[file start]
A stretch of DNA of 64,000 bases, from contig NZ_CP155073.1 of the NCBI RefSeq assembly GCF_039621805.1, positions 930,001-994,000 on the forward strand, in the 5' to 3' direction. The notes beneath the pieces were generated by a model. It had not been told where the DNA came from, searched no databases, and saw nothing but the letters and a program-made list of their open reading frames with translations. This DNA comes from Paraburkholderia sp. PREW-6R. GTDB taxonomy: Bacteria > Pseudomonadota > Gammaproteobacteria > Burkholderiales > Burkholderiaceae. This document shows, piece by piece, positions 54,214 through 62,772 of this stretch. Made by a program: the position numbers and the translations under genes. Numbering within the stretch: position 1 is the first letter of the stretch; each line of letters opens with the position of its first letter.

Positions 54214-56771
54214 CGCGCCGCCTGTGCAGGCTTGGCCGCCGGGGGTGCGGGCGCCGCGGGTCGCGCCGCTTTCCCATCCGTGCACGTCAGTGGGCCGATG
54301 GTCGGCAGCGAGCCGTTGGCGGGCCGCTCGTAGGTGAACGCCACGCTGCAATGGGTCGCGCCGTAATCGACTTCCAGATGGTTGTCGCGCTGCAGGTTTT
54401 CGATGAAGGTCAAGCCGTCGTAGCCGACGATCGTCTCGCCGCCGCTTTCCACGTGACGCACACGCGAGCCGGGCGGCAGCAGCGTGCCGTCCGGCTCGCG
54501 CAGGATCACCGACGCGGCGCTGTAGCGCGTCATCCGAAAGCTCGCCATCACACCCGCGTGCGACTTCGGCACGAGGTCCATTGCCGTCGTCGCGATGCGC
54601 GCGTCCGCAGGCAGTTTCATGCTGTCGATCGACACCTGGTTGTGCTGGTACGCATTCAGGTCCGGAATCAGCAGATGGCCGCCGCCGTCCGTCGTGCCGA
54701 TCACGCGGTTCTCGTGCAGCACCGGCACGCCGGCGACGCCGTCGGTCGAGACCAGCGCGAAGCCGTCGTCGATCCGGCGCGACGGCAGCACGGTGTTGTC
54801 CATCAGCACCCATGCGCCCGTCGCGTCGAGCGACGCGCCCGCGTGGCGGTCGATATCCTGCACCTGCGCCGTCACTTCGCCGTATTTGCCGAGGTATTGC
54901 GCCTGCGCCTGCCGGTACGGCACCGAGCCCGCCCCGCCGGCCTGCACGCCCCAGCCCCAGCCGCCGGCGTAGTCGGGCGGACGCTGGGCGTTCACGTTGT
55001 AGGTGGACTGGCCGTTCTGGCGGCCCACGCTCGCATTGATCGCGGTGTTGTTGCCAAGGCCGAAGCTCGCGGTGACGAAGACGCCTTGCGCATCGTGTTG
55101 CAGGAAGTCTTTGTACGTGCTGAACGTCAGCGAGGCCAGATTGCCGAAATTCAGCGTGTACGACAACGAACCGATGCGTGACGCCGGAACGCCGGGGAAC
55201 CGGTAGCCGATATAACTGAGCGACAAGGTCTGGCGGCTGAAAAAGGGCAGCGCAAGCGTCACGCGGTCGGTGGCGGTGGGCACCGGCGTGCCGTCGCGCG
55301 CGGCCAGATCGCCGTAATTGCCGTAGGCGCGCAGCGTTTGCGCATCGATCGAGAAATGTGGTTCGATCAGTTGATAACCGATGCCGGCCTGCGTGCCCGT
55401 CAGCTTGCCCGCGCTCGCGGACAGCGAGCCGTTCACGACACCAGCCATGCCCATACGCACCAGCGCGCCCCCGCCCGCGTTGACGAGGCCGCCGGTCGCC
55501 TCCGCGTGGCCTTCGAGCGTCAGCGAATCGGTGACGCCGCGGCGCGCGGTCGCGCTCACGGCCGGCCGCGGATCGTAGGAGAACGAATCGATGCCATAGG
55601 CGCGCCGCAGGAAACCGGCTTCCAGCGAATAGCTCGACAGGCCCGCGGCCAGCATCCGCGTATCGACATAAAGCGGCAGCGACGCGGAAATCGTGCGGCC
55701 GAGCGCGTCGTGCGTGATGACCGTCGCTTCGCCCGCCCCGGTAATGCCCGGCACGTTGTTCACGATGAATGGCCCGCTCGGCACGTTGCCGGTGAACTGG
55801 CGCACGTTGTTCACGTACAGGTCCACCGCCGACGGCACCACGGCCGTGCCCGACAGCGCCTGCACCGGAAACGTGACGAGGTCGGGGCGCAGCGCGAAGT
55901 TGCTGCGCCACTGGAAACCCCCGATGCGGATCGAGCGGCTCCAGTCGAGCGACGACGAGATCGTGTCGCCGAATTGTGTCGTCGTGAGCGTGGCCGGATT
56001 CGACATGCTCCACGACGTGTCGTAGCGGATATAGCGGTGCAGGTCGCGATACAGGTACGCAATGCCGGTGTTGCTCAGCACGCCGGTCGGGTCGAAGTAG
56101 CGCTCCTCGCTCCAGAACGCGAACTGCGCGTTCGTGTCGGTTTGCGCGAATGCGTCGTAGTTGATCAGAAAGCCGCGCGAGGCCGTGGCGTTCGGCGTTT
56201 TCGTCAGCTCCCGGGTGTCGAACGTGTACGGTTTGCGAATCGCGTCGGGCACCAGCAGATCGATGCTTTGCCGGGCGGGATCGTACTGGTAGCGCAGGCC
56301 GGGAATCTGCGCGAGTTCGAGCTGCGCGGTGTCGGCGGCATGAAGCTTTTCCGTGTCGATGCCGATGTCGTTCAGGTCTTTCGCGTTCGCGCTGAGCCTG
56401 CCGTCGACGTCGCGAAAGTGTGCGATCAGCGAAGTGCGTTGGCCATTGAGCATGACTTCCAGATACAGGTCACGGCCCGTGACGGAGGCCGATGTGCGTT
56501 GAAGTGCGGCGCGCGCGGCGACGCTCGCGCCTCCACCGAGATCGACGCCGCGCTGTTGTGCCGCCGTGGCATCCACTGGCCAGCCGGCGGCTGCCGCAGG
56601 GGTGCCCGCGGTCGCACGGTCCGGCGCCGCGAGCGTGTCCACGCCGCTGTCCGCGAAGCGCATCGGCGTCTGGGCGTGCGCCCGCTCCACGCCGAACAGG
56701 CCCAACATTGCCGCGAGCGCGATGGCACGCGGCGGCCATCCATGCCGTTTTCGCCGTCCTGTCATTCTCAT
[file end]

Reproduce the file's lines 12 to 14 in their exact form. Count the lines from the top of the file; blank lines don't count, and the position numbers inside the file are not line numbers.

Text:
55101 CAGGAAGTCTTTGTACGTGCTGAACGTCAGCGAGGCCAGATTGCCGAAATTCAGCGTGTACGACAACGAACCGATGCGTGACGCCGGAACGCCGGGGAAC
55201 CGGTAGCCGATATAACTGAGCGACAAGGTCTGGCGGCTGAAAAAGGGCAGCGCAAGCGTCACGCGGTCGGTGGCGGTGGGCACCGGCGTGCCGTCGCGCG
55301 CGGCCAGATCGCCGTAATTGCCGTAGGCGCGCAGCGTTTGCGCATCGATCGAGAAATGTGGTTCGATCAGTTGATAACCGATGCCGGCCTGCGTGCCCGT